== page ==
Jones Island marine campground. Boat camping in Twenty-four primitive sites, including a group site for up to 65 people. Picnic tables and firepits are provided. Drinking water is available during the summer season, and offers vault, composting, and pit toilets. Boat buoys and floats are available for overnight moorage. Site is just outside Doe Harbor, Orcas Island, in a national wildlife and migratory bird refuge. Has two large lawn areas, and docks are in place from April through the middle of October. Leashed pets are permitted.
Jones Island State Park information


Matia Island State Park
Matia Island marine campground. Matia Island State Park is a 145-acre marine park with 20,676 feet of saltwater shoreline along Rolfe Cove on the Strait of Georgia. The entire island is a federal wildlife refuge and has use restrictions different from most Washington state parks. With the exception of the boat camping area and the loop trail and its beaches, the island is closed to public access and use in order to protect habitat and wildlife. The park features good fishing and diving. There are interesting geological formations and an old-growth forest.

Park offers six campsites, a sandy beach, one picnic site and a composting toilet. There is no available drinking water. Visitors must pack-out what they pack-in. Open fires are not permitted on the island, even in the campground. Charcoal fuel may be used in the barbecue grills in the campground, but not wood. Gas stoves may be used for cooking.
Matia Island State Park information


Patos Island State Park
Patos Island marine campground. Patos Island State Park is a 207-acre marine park with 20,000 feet of saltwater shoreline at Active Cove. The Park offers seven boat camping sites, one picnic site, two pit toilets and one vault toilet, two offshore mooring buoys, and maintains a 1.5 mile loop trail. There is no potable water or garbage service on Patos Island -- visitors must pack out what they pack in.

Patos Island is designated a federal Wilderness Area. Visitor activities onshore are limited to use of the campsites, the 1.5-mile loop trail, and the lighthouse reserve area at Alden Point on the west side of the island. All other portions of the island and the Little Patos Island are closed to public access.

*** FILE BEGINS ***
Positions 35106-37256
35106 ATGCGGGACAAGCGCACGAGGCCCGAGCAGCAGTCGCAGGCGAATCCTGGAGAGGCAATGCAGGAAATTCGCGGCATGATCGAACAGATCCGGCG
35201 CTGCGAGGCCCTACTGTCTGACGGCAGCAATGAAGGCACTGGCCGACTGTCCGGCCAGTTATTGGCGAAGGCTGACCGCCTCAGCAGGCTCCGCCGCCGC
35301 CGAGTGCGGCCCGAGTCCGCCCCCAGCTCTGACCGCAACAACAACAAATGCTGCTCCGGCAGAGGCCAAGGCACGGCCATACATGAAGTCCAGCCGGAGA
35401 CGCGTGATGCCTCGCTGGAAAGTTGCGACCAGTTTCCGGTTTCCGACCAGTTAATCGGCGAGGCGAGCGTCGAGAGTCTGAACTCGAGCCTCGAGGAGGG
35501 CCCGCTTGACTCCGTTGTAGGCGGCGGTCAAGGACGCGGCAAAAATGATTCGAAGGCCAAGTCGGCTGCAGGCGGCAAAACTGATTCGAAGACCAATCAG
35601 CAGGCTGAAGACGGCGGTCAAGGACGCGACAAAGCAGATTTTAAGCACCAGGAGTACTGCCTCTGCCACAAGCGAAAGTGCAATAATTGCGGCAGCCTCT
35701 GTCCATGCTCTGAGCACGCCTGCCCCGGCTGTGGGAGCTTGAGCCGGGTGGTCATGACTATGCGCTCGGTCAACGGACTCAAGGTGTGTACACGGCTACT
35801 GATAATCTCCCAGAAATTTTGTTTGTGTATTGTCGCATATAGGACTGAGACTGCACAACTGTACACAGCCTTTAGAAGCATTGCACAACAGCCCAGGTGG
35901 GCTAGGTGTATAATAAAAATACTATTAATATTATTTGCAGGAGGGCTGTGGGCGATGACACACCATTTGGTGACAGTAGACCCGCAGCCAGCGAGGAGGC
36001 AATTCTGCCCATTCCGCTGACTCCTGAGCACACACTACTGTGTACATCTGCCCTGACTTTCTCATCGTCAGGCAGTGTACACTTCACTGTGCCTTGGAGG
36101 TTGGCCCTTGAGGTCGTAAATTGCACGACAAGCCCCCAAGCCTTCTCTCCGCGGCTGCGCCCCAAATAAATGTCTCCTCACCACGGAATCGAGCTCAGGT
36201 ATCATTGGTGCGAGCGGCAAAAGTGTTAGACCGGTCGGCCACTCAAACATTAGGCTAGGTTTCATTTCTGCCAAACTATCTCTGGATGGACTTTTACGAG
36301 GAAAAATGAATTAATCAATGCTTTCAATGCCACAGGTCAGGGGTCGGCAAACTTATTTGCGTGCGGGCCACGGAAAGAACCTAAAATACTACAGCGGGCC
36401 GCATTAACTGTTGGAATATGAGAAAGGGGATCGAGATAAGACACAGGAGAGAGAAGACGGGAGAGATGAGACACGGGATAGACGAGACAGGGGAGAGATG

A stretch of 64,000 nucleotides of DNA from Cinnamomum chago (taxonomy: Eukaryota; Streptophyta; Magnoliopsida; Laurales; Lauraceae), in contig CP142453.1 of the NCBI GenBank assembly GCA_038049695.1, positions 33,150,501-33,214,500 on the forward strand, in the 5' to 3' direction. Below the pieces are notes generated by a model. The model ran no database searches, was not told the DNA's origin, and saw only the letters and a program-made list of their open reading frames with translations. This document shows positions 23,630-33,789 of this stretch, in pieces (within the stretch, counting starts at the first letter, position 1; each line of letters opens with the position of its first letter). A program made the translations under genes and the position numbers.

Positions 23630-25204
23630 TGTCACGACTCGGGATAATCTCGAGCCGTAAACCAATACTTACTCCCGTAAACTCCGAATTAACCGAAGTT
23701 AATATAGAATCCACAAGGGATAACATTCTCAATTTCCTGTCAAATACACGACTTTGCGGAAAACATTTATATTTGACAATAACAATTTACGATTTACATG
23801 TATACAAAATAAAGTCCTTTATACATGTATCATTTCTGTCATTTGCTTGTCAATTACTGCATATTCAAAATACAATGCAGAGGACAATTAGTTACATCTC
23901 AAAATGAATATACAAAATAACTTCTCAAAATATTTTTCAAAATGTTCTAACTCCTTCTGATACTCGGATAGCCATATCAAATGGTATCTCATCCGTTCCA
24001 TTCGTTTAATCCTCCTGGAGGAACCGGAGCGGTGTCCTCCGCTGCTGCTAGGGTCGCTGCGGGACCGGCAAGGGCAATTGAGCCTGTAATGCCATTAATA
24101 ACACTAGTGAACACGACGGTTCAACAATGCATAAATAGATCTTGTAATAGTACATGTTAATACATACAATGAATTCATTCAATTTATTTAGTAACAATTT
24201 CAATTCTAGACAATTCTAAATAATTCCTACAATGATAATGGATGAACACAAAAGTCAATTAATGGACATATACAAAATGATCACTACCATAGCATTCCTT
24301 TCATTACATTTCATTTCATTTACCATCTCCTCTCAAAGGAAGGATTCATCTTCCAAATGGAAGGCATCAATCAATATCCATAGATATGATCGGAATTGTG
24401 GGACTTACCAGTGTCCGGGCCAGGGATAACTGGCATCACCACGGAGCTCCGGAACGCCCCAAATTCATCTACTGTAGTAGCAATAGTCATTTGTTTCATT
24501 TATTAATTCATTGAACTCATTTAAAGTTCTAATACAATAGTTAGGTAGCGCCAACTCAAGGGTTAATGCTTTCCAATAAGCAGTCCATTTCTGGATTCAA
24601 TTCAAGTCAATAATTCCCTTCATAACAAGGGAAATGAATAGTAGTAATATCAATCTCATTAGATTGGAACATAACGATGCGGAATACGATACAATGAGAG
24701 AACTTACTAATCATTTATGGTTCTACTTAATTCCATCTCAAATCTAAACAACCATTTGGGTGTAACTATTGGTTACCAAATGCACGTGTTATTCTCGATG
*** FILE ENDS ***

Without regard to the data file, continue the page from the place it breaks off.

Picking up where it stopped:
Patos Island State Park information


Posey Island State Park
Posey Island marine campground. Posey Island is one-square-acre, and the BIC area is one of the smallest designated campgrounds in Washington state. Located about 1 mile north of Roche Harbor on San Juan Island. There are lots of wildflowers in the spring, including chocolate lilies. Offers two primitive sites. Fire rings and composting toilet provided. A maximum of 16 people allowed at one time. No drinking water, and no docks or mooring buoys. Non-motorized boats only. Garbage must be packed out. Open year round.
Posey Island State Park information


Stuart Island State Park
Stuart Island marine campground. Located on the north side of Stuart Island, with 23 primitive boat camping sites, reserving four for non-motorized boaters only. Picnic tables and firepits are provided. Drinking water during the summer season, and composting toilets are available. Nineteen buoys, and floats are available for overnight moorage. Garbage must be packed out. Leashed pets are permitted.
Stuart Island State Park information


Sucia Island State Park
Sucia Island State Park. Sucia Island State Park is a 564-acre marine park with 77,700 feet of shoreline, and is consistently ranked as one of the top boating destinations in the world. The park has 60 campsites, three group sites, three picnic shelters, potable drinking water and composting toilets.


Sucia Island State Park information



Turn Island State Park
Turn Island State Park. Turn Island State Park, a 35-acre boat camping park with 16,000 feet of shoreline, is part of the San Juan National Wildlife Refuge. This State Park has mooring buoys, but no docks. Has 12 primitive sites, with picnic tables and fire rings. Composting toilets are available. No drinking water. Garbage must be packed out. Leashed pets are permitted. Open year round.
Turn Island State Park information


Saddlebag Island Marine State Park
Saddlebag Island Marine State Park, a 24-acre boat camping park with 6750 feet of shoreline, is located in Padilla Bay. Provides picnic and day-use, .9 miles of hiking trails, and 5 primitive camping sites, 1 composting toilet. No potable water or garbage service on the island, so pack out whatever you pack in. Open year round.